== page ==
A work or performance that imitates another work or performance with ridicule or irony.
Following the first and second World Wars, Latin American artists experimented with multiple forms of artistic expression. Beginning with Surrealism and Muralism after World War I, artistic styles evolved toward abstract expressionism, geometric designs, and social commentary through artwork.
Surrealism, an artistic movement originating in post-World War I Europe, strongly impacted the art of Latin America, where the the legacy of European rule over indigenous peoples embodied the central Surrealist value of contradiction. The widely-known Mexican painter Frida Kahlo painted self-portraits and depictions of traditional Mexican culture in a style combining Realism, Symbolism and Surrealism. Other Latin American Surrealists include Remedios Varo and Alberto Gironella (Mexico); Roberto Matta, Mario Carreño Morales, and Nemesio Antúnez (Chile); Wifredo Lam (Cuba); and Roberto Aizenberg (Argentina).
Buffered from World War II, many South American countries in the 1940s and 1950s entered an optimistic period of economic growth. Abstract art, with its emphasis on clear and distilled forms, became the dominant visual language, reflecting a move toward modernization and industrialization. The return of Joaquín Torres-García (1874–1949) to Uruguay in 1934 was decisive in the development of abstraction in Latin America. Having spent more than four decades in Europe and the United States, he had quickly become associated with an international group of abstract artists, including Piet Mondrian and Theo van Doesburg. Upon his return to South America, he advocated a different type of abstraction that merged contemporary trends with the spiritual art of the past - particularly that of Mesoamerica .
The influx of postwar European artists to Latin America was another determinant factor in the rise of geometric abstraction. In Brazil, for example, the arrival of the Swiss artist Max Bill (1908–1994) in the 1950s inspired a number of concrete artists to form groups, including the Grupo Ruptura (São Paulo) and the Grupo Frente (Rio de Janeiro). The two groups differed about what constituted abstract art: the São Paulo contingent stressed reason, serial form, and optical effects; the neo-concrete artists of Rio de Janeiro accorded a higher value to the role of experimentation, expressiveness, and subjectivity. Broadly speaking, these two trends came to define much of the art produced in South America from the 1940s to the 1970s. Abstraction also flourished in Mexico, particularly in the 1960s, as the works by Mathias Goeritz and Carlos Mérida demonstrate.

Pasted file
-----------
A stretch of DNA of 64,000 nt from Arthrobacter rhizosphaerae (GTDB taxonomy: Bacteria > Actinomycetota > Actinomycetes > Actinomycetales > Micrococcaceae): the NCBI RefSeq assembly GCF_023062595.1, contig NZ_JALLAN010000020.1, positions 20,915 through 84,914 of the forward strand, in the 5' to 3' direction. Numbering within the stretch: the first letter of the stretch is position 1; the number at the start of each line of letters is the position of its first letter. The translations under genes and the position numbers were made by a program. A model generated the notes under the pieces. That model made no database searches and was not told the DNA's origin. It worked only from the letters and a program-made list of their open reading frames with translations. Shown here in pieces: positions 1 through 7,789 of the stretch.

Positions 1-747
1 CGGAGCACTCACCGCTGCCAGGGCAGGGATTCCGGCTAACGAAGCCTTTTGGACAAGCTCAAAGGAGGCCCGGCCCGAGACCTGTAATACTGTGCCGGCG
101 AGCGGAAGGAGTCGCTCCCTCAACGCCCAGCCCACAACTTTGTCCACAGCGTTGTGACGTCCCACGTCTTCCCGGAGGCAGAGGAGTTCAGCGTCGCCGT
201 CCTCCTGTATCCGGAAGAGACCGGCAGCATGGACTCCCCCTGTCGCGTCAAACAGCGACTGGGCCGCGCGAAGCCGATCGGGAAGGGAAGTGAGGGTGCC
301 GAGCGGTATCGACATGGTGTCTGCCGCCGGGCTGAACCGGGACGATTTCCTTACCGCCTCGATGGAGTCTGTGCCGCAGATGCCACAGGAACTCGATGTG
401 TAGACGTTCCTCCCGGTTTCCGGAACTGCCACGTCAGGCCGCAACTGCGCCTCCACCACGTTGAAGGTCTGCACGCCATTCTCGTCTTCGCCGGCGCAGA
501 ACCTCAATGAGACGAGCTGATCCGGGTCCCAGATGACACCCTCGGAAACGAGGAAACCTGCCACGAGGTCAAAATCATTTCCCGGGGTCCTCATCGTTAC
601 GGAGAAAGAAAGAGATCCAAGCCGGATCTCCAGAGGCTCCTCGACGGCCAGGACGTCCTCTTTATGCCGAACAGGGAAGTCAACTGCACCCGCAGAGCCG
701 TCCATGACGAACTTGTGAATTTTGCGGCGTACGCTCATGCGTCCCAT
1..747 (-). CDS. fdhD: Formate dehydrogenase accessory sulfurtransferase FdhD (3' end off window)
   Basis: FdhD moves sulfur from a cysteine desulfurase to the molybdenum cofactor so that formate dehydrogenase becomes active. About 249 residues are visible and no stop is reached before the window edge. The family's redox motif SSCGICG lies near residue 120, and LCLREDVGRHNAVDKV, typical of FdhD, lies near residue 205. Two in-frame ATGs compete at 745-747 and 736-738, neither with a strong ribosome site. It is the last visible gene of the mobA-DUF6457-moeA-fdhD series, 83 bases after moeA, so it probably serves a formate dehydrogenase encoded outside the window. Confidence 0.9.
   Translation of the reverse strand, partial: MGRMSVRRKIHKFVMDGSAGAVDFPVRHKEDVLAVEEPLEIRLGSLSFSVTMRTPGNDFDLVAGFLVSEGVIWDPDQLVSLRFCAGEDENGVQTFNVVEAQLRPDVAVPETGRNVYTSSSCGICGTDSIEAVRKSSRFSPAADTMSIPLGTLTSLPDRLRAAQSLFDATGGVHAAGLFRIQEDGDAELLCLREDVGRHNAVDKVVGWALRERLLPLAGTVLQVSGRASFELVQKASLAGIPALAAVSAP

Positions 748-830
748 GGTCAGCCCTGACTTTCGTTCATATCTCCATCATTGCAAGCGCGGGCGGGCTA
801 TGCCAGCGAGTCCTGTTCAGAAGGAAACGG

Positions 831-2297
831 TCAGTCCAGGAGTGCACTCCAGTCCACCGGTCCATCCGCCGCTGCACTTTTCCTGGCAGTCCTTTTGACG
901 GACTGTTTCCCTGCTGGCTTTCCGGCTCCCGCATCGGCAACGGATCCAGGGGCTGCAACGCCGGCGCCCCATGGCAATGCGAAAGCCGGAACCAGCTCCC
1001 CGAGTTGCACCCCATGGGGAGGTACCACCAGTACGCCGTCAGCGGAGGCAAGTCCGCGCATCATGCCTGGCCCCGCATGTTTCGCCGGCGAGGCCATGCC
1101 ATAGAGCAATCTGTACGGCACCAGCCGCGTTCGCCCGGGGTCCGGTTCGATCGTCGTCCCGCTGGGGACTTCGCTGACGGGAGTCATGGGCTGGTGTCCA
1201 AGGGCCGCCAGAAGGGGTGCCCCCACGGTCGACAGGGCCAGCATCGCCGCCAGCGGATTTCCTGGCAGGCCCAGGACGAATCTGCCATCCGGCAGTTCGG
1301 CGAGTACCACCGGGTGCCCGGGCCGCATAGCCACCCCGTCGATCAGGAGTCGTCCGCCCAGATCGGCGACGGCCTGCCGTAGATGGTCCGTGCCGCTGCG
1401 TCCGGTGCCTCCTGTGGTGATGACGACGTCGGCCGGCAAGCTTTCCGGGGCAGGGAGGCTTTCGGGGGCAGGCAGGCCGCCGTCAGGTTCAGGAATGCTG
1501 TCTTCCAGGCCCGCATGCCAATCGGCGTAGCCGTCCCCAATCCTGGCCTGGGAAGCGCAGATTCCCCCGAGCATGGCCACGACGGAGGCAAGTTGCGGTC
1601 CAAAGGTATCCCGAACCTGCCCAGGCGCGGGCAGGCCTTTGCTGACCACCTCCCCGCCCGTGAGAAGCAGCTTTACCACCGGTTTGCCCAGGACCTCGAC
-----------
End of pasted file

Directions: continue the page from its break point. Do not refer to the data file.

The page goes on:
Generación de la Ruptura, or "Rupture Generation," is the name given to an art movement in Mexico in 1960s in which younger artists broke away from the established national style of Muralismo. Born out of the desire for greater freedom of style in art, this movement is marked by expressionistic and figurative styles. Mexican artist José Luis Cuevas is credited with initiating la Ruptura, publishing a paper in 1958 called La Cortina del Nopal ("The Cactus Curtain") which condemned Mexican muralism as being overly political rather than artistic.
Nueva Presencia ("new presence") was an artist group founded by artists Arnold Belkin and Fancisco Icaza in the early 1960s. In response to WWII atrocities such as the Holocaust and the atomic bomb, the artists of Nueva Presencia shared an anti-aesthetic rejection of contemporary trends in art and a belief that the artists had a social responsibility. Members of the group included Leonel Góngora, Francisco Corzas, and photographer Ignacio "Nacho" López.
Otra Figuración ("Other Figuration") was an Argentinian artist group and commune formed in 1961 and disbanded in 1966. Artists of Otra Figuración worked in an expressionistic, abstract, figurative style featuring vivid colors and collage. Although Otra Figuración were contemporaries of Nueva Presencia, there was no direct contact between the two groups. Prominent members included Rómulo Macció, Ernesto Deira, Jorge de la Vega, and Luis Felipe Noé.
Another common practice of Latin American art is the use of parody. Parodies in art serve a dual purpose: they reference the artistic and cultural history of Latin America, and they also critique the legacy of European imperialism. Two notable artists who frequently employed this technique are Columbian figurative artist Fernando Botero and Mexican painter and collagist Alberto Gironella.